German data leak hits politicians
A person sits in front of a computer screen in Moers, Germany, 04 January 2019. EPA/SASCHA STEINBACH
German Chancellor Angela Merkel checks her mobile phone as she attends a session of the German parliament 'Bundestag' in Berlin, Germany, 21 November 2018. EPA FILE/CLEMENS BILAN
German politician Mahmut Oezdemir (at rostrum) of the Social Democratic Party (SPD) speaks in the parliament session discussing German as the official language of the country, in the Bundestag, in Berlin, Germany, 02 March 2018. EPA FILE/FELIPE TRUEBA
Berlin, Jan 5 (efe-epa).- German authorities are investigating the leaking and hacking of personal data belonging to hundreds of politicians and other personalities in one of the country's largest cyber breaches, according to a report from Dow Jones Newswires supplied to EFE on Saturday.
The leaks, which were mainly disseminated through a Twitter account that the company shut down on Friday, included personal data from Chancellor Angela Merkel and President Frank-Walter Steinmeier, said government officials. No sensitive information from the politicians were released and government networks weren't affected, authorities said.
German authorities say they don't yet know who was responsible for the leaks or what their motives were. The perpetrators also targeted German politicians from the European parliament to the Bundestag, Germany's lower house of parliament, as well as local and regional representatives, German celebrities, journalists and artists, according to authorities.
Among the victims were TV presenter and satirist Jan Böhmermann and actor Til Schweiger, added the Dow Jones report.
The only political party in the Bundestag that didn't have its data leaked was the anti-immigrant Alternative for Germany, or AfD, according to the Interior Ministry. An AfD spokesman confirmed that.
Germany's cybersecurity agency BSI, said some of the data was leaked before Christmas but only noticed Thursday after a big data drop somewhere else appeared online late in the day. The suspended Twitter account showed posts linking to data archives stretching back to Dec. 1 and repeating daily in the manner of an advent calendar, which is popular among children in Germany in the run-up to Christmas.
Authorities said that thousands of personal items were published online, including mobile numbers and addresses of politicians a well as personal data such as credit-card details, bills and even chats with family members.
Not all of that data had been obtained through attacks. BSI's chief, Arne Schönbohm, said hackers had obtained private data and documents from dozens of people. But much of the information leaked from about 1,000 people was already publicly available.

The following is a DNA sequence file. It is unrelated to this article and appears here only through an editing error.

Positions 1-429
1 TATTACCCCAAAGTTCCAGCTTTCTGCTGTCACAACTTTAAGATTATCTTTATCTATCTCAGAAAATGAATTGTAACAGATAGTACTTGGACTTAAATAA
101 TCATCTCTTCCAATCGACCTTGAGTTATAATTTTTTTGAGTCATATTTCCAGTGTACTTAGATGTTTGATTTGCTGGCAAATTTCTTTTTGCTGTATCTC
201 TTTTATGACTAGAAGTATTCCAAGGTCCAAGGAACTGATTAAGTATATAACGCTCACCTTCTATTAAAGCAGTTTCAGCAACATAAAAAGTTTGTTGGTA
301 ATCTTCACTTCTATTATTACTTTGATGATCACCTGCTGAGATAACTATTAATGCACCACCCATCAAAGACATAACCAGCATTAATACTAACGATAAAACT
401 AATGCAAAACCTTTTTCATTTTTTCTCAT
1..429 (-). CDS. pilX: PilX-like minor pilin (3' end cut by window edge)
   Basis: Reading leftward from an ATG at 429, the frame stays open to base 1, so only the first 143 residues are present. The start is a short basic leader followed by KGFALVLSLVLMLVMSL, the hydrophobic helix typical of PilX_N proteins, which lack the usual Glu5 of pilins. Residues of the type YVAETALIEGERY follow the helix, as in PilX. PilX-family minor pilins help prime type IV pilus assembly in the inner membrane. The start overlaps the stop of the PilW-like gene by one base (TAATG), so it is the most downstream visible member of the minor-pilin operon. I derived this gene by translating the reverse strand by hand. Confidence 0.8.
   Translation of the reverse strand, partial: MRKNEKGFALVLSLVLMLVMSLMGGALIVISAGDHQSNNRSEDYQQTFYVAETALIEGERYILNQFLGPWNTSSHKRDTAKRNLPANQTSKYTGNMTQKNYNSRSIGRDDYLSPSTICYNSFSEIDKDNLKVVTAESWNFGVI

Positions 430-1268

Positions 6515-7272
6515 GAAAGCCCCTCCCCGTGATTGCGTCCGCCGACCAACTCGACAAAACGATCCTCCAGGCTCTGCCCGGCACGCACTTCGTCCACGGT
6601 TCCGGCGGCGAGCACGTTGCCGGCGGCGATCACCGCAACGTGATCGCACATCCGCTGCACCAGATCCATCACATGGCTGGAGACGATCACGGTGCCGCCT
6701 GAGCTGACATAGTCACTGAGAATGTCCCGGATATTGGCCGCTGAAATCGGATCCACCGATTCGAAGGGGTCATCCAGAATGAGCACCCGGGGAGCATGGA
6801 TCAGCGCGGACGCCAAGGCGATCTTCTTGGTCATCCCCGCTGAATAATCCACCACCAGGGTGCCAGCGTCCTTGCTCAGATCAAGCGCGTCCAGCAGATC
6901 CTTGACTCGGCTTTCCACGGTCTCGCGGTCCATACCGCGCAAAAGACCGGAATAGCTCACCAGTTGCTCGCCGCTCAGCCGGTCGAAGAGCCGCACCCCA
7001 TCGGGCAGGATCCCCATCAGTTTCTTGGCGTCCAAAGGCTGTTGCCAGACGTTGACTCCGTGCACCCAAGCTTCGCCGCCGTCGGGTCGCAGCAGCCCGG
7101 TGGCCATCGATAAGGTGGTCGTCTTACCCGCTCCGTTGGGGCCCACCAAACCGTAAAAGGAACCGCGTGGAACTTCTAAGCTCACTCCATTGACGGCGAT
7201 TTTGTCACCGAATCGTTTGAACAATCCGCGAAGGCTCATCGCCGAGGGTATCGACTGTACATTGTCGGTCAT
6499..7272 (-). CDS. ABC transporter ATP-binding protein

The incident heightened concerns about cybersecurity in Germany. The country has among the most onerous privacy legislation in the world and has experienced repeated attacks in the past.
"The federal government is taking the incident very seriously," said a government spokeswoman.
Politicians from across the spectrum called for a swift investigation of the incident. Opposition members also pressed for new measures to enhance cybersecurity.
"This is a massive intrusion on our democratic rights, our right to privacy and the right to freedom," said Britta Hasselmann, a senior parliamentary group official for the Green Party. "We finally need real proactive measures to increase IT security."
Schönbohm rejected concerns about insufficient IT security. "There are no big gaps in the system," he told reporters, citing measures taken in recent years to protect namely people in the public eye.
The incident follows a string of cyberattacks on both German politicians and companies that has raised alarm bells in Berlin and prompted the government to step up defenses of firms that are most vulnerable.
In 2015, the Bundestag suffered an extensive breach, leading to the theft of several gigabytes of data by what German security officials now believe were Russian cyber thieves. In February 2018, the government's highly protected computer network was also attacked. German companies also have been the target of sustained attacks by state-sponsored hackers, mainly believed to be Chinese.
Various authorities, from the German Federal Office for Information Security, to Germany's domestic and foreign intelligence agencies BfV and BND, to the federal criminal police agency BKA are working to verify the extent and nature of the most recent data leak.
By Ruth Bender